“Everything is huge here! Especially hamburgers. I can’t eat them all at once!” said Ayano Ochiai, who can’t stop smiling.
17-year-old Ayano is one of the six students from Shimada, Japan who, together with their teacher, Etino Tanaka, came to Richmond last Saturday. Their nine-day visit is part of Richmond-Shimada Friendship Commission’s Ambassador Program. Shimada is Richmond’s “sister city.”
“When I first came to U.S. I was 17 and it changed my life,” Tanaka said. “Since then I knew I want to share Japanese culture with others and I also wanted to come back to Richmond.”
So far the young guests have visited the Rosie the Riveter Memorial Park and hit the Richmond Plunge for swimming. They have also been visiting local schools, including De Anza High School and Kennedy High School, met with Mayor Gayle McLauglin in her office and spent time with host families.
“It is a great pleasure to have them with us,” said Jathniel Taylor, who is hosting Ayano. “We are trying to show them the typical American way of life.”
This is the second time Taylor is opening his home to guests from Shimada. “My wife is Japanese, so it seems like a good fit,” he said, laughing.
The students said they are enjoying their time in Richmond. Ayano said she loves hamburgers and the fact that students here don’t have to wear uniforms. Fellow 17-year-old Daisuke Ueda was amazed by San Francisco, while Yosuke Takahashi said the most fun part of the trip for him has been speaking English with Richmond’s students. “But I like everything very much,” he added.
However, apart from entertainment, the young visitors have faced some challenges. One of them was their introduction to the City Council and Richmond’s citizens during the City Council meeting on Tuesday. “They prepared short speeches in English with the little help from the host families,” explained Tanaka, the group’s teacher. “They wanted to say much more, but we have to fit into limited time.”
At the meeting, the group was introduced by Trina Jackson, the staffer for the Sister City program who is the liaison to the Richmond City Council. “We are happy and honored to welcome them in this time of difficulty, when Japan is going through such a drastic time,” she said. She also expressed her gratefulness to the host families, describing them as “the best part of the experience.”
Then the students from Shimada addressed the audience, each making a brief statement. Although at the beginning they were a little bit nervous, everything went well. They said they were “comfortable” here, and made repeated references to enjoying their interactions with students at De Anza and Kennedy. They all bowed after their statements, and several apologized for their English speaking skills.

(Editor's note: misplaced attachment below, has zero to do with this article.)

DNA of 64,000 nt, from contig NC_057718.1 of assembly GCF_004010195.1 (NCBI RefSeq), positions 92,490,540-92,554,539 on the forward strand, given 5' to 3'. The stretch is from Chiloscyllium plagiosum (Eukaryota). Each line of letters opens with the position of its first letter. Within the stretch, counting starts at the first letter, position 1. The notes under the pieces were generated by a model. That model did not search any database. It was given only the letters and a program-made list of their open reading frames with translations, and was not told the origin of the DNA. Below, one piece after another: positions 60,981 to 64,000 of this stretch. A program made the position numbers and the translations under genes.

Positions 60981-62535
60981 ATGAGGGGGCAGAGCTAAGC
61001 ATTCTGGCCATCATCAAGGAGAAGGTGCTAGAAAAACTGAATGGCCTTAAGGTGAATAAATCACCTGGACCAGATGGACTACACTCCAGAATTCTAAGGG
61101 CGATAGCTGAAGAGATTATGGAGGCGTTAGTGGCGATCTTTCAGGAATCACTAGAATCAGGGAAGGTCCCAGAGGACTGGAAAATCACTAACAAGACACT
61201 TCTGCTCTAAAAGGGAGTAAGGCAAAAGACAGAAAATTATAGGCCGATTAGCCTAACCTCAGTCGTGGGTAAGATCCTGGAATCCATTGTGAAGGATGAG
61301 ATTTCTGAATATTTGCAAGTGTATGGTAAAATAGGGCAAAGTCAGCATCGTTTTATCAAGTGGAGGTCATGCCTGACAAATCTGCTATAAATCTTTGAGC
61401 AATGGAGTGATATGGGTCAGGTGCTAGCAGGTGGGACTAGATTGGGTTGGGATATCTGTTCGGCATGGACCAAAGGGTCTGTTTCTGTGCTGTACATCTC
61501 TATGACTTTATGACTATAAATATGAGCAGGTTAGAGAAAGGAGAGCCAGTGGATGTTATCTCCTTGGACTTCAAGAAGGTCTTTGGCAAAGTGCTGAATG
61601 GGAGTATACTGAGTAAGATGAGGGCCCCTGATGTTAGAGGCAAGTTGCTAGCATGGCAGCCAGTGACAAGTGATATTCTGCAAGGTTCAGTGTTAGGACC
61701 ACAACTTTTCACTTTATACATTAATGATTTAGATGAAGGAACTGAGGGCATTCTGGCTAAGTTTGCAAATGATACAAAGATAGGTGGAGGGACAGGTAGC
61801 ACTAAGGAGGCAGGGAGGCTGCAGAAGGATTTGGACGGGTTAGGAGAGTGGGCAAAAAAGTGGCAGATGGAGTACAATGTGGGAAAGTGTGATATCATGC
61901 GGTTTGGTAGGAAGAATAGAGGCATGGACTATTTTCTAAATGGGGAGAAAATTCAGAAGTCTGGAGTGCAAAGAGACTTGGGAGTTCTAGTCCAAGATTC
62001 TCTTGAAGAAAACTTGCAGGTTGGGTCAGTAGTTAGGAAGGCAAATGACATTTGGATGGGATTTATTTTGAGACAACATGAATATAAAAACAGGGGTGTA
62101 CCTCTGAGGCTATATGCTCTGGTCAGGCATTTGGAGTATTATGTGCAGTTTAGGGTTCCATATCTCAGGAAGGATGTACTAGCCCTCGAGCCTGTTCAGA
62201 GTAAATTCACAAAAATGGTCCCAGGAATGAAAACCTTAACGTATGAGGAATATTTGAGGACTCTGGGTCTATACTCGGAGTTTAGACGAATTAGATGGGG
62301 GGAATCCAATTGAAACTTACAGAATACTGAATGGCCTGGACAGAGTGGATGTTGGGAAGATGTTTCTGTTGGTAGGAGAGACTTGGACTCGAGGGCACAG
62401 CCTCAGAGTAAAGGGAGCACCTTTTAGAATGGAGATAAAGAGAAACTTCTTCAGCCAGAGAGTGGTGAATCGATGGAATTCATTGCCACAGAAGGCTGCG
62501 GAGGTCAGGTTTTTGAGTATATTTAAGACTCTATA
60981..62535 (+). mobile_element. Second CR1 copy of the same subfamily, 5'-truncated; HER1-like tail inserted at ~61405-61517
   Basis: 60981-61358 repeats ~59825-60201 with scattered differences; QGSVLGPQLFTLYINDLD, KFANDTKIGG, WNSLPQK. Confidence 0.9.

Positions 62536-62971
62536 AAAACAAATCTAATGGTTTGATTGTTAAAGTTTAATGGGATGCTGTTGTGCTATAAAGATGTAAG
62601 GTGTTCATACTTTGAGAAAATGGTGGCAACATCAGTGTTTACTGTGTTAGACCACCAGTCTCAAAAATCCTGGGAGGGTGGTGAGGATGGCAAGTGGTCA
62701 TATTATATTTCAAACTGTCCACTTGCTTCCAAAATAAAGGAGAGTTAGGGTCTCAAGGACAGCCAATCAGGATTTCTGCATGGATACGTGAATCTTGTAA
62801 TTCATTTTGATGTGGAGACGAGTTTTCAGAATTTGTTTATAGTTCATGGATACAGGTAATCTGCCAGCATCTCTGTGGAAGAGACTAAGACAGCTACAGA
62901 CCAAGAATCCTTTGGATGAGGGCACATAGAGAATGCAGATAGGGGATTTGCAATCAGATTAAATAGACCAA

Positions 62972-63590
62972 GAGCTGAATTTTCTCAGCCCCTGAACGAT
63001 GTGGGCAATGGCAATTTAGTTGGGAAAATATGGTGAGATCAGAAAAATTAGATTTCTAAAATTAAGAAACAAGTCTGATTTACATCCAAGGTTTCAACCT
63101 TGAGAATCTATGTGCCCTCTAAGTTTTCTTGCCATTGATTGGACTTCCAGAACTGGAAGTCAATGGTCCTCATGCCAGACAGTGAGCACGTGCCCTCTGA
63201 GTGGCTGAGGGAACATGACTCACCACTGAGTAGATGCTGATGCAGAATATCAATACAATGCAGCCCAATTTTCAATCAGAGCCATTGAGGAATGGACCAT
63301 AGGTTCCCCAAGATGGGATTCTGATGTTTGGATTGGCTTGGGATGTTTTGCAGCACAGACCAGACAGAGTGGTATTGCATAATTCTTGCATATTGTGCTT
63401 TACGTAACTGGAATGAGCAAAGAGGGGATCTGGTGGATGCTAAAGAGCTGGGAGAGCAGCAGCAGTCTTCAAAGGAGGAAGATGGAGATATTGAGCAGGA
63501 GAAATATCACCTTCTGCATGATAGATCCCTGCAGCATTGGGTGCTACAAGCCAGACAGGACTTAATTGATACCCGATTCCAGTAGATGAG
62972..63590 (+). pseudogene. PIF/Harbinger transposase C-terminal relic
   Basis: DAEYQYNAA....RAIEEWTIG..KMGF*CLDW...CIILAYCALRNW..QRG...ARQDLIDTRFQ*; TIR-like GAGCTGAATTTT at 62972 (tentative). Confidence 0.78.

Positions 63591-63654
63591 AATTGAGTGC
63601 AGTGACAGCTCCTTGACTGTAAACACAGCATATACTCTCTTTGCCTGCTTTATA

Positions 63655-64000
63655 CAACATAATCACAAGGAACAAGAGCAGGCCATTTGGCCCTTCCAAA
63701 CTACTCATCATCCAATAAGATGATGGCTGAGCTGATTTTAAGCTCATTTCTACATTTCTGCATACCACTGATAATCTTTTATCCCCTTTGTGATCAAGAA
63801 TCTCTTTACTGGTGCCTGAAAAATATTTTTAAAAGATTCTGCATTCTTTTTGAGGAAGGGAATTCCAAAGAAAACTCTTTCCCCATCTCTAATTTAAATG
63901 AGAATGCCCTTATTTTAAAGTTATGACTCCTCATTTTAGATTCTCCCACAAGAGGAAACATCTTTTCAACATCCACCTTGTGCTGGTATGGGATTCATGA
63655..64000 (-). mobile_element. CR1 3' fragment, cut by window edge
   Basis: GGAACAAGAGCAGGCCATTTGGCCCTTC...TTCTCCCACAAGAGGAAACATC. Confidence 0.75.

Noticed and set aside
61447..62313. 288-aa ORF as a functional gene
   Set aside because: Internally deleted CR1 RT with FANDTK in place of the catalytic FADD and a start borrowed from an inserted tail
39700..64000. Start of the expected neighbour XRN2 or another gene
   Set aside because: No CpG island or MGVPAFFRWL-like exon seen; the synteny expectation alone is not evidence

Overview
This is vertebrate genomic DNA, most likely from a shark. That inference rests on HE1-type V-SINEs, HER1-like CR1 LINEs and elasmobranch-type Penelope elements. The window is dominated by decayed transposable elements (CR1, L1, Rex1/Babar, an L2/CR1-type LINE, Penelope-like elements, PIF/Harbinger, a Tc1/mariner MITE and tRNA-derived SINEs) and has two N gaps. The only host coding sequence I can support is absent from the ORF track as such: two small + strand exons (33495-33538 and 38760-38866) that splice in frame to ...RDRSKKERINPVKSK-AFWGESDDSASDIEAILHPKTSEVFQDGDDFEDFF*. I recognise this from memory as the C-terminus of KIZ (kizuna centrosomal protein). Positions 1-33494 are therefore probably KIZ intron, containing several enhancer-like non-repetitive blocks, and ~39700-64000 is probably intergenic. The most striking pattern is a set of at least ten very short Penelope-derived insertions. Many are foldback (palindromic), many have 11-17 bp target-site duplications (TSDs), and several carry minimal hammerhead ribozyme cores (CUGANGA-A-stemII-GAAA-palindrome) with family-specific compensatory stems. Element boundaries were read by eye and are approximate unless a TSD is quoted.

“I was terribly nervous,” said Ayano after they had left the room. “But they welcomed us very nicely.” Indeed, the crowd of about 100 people repeatedly applauded when the students spoke. Councilman Nat Bates acknowledged the efforts of the host families in making the guests feel at home. “This is probably the best sister city program we have,” he said.
Although young ambassadors from Shimada have already had many new experiences, more is still to come. They will visit Berkeley, go bowling at Albany Bowl and attend the Sayonara Dinner at the Richmond Senior Center. They will leave Richmond on Sunday, and they know it won’t be easy. Their home country is still recovering from a 9.0 earthquake, a tsunami, and the possibility of serious malfunctions at the damaged Fukushima Daiichi nuclear power plant.
“We worry, we check emails and read news,” Tanaka said. “All the students are aware of what is going on right now” Fortunately, Tanaka said, Shimada itself was not affected by the earthquake and tsunami. “We have a nuclear power plant in our prefecture, but it doesn’t cause any problems,” Tanaka added.
The students have also already grown attached to their sister city. “I like it here a lot and don’t really want to come back,” says Ayano Ochiai, promising that one day she will definitely return to Richmond.